Cultural Tourism DC, which researches and sponsors these trails, is partnering with the civic associations in both neighborhoods for an official unveiling. Stay tuned for details.

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March 25, 2015 - 11:14 am

McMillan Fountain ready for its close-up

A photo posted by @ericfidler on

As part of DC Water’s construction work on the First Street Tunnel, the agency paved a temporary parking lot on the grounds of the McMillan Reservoir. Community leaders took a tour of the tunnel project on Saturday and got a close-up photo of the top of the McMillan Fountain, which stands just beyond the parking lot fence.

The base of the fountain, pictured below as it originally stood, lies dismantled in Fort Washington National Park in Prince George’s County.

McMillan Fountain

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March 18, 2015 - 1:38 pm

Howard promises to renovate the Terrell House

Mary Church Terrell HouseAfter years of neglect, Howard University has agreed to finish renovations of the Mary Church Terrell House (326 T Street NW).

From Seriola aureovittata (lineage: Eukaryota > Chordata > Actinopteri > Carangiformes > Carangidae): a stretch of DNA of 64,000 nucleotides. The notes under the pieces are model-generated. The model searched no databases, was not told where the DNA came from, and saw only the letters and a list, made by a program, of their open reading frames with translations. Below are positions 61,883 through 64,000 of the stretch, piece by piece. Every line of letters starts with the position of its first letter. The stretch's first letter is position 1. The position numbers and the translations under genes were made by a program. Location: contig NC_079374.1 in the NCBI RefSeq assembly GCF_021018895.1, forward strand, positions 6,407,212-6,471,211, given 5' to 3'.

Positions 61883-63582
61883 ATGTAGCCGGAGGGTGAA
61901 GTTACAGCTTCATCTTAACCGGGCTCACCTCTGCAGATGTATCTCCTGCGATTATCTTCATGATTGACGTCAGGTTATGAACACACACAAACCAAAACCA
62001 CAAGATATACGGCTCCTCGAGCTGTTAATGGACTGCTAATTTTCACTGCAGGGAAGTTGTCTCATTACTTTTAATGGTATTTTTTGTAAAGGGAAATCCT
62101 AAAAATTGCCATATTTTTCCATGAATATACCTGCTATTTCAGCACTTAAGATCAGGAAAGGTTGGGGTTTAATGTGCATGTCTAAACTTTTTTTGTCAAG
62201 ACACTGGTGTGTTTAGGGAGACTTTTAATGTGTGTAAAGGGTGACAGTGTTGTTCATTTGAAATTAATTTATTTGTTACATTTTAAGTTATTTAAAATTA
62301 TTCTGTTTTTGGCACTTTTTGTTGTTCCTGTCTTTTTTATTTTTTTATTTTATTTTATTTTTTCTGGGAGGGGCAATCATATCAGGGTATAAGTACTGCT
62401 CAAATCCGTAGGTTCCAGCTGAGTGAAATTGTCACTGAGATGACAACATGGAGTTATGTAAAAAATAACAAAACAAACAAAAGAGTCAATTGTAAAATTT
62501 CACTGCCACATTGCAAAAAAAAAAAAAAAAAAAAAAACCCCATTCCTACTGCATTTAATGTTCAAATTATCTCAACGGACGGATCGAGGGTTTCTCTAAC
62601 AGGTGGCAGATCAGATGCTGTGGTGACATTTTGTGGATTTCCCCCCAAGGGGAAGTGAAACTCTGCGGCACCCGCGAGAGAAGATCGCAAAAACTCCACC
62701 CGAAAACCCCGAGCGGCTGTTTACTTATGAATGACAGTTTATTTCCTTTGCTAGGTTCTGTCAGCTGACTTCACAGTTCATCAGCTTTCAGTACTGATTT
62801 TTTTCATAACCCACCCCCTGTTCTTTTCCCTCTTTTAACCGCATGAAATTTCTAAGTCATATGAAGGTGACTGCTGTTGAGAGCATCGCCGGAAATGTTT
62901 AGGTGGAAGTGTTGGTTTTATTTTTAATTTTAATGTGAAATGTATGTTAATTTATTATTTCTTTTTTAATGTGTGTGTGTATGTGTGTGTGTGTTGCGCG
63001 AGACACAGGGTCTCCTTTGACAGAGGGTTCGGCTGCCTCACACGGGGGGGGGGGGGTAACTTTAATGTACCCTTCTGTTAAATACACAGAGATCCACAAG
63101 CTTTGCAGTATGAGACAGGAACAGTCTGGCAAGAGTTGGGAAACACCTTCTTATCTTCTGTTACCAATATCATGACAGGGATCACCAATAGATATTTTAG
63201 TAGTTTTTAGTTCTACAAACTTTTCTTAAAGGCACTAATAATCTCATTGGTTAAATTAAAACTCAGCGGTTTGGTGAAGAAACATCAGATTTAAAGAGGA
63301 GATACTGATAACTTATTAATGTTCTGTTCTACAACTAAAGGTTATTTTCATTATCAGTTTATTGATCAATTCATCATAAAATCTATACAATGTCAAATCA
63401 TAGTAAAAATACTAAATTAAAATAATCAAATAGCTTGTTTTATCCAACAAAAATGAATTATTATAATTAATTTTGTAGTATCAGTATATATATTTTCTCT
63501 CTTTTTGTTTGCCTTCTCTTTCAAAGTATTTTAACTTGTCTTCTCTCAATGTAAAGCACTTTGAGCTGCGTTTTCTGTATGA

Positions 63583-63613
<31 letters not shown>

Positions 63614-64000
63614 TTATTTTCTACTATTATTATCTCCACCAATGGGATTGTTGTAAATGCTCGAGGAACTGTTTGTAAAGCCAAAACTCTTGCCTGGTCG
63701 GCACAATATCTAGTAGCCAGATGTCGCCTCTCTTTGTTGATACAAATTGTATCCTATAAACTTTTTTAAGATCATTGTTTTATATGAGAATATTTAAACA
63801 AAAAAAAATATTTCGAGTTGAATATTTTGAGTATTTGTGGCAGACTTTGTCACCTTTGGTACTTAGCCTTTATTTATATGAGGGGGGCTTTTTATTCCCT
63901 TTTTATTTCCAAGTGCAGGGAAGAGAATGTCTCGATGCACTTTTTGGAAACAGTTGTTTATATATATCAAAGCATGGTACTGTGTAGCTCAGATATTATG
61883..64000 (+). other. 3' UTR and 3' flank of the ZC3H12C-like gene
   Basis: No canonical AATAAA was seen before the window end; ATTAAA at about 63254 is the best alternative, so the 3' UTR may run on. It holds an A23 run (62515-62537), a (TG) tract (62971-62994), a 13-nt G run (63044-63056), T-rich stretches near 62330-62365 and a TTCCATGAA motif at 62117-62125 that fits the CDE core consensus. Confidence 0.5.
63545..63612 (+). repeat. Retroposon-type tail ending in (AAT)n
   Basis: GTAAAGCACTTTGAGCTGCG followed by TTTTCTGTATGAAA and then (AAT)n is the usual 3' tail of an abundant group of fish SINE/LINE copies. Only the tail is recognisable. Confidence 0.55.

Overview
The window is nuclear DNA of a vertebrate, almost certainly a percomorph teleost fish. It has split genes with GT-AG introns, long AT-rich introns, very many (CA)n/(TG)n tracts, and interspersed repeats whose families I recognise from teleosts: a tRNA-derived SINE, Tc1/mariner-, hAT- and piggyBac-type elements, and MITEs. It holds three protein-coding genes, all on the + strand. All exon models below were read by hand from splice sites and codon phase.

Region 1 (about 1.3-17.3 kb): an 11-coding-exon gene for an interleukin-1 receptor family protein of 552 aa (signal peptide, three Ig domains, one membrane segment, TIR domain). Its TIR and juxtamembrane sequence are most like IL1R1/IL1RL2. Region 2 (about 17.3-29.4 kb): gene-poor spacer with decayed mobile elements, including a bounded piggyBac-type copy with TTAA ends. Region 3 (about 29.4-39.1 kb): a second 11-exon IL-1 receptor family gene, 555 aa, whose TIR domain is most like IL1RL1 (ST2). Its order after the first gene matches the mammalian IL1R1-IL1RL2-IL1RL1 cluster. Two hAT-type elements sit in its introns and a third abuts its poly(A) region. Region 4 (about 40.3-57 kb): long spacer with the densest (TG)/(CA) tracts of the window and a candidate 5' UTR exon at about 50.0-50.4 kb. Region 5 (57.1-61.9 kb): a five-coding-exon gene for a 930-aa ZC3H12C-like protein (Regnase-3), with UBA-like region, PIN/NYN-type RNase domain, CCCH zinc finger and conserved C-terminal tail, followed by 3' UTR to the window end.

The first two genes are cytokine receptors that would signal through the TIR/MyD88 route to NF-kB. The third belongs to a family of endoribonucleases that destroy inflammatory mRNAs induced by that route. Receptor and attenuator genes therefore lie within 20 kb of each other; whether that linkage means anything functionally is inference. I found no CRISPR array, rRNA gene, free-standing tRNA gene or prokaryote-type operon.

Mary Church Terrell was a civil rights leader who lived from 1863 to 1954 and spent the last decades of her life in LeDroit Park.  She was instrumental in lawsuit, D.C. vs. J. R. Thompson Co., Inc., that that led the U.S. Supreme Court to desegregate all restaurants in D.C. in 1953.

Mary Church Terrell and her husband Robert Terrell, D.C.’s first black judge, willed the house to their daughter and, upon her death, to Howard University, which took control of the house in 1998.

The university had long planned to renovate the house and turn into a museum focused on the Terrells and the history of the neighborhood. Those plans never came to fruition.

However, in a Feb. 26 meeting between community leaders, including me, and Howard University President Wayne Frederick, the president assured us that restoration work will start on the house within six months.

We have not seen the exact plans of the physical restoration the university will complete, but Dr. Frederick wants to revisit the concept of housing a museum as he perceives a lack of support for that specific use.

The president is well aware of the vast community support toward the house’s physical restoration. The LeDroit Park Civic Association voted in January to send a letter to the university’s leadership expressing disappointment at the state of the Mary Church Terrell House and the Walter Washington House (408-410 T Street NW), both of which are Howard properties in different state of disrepair.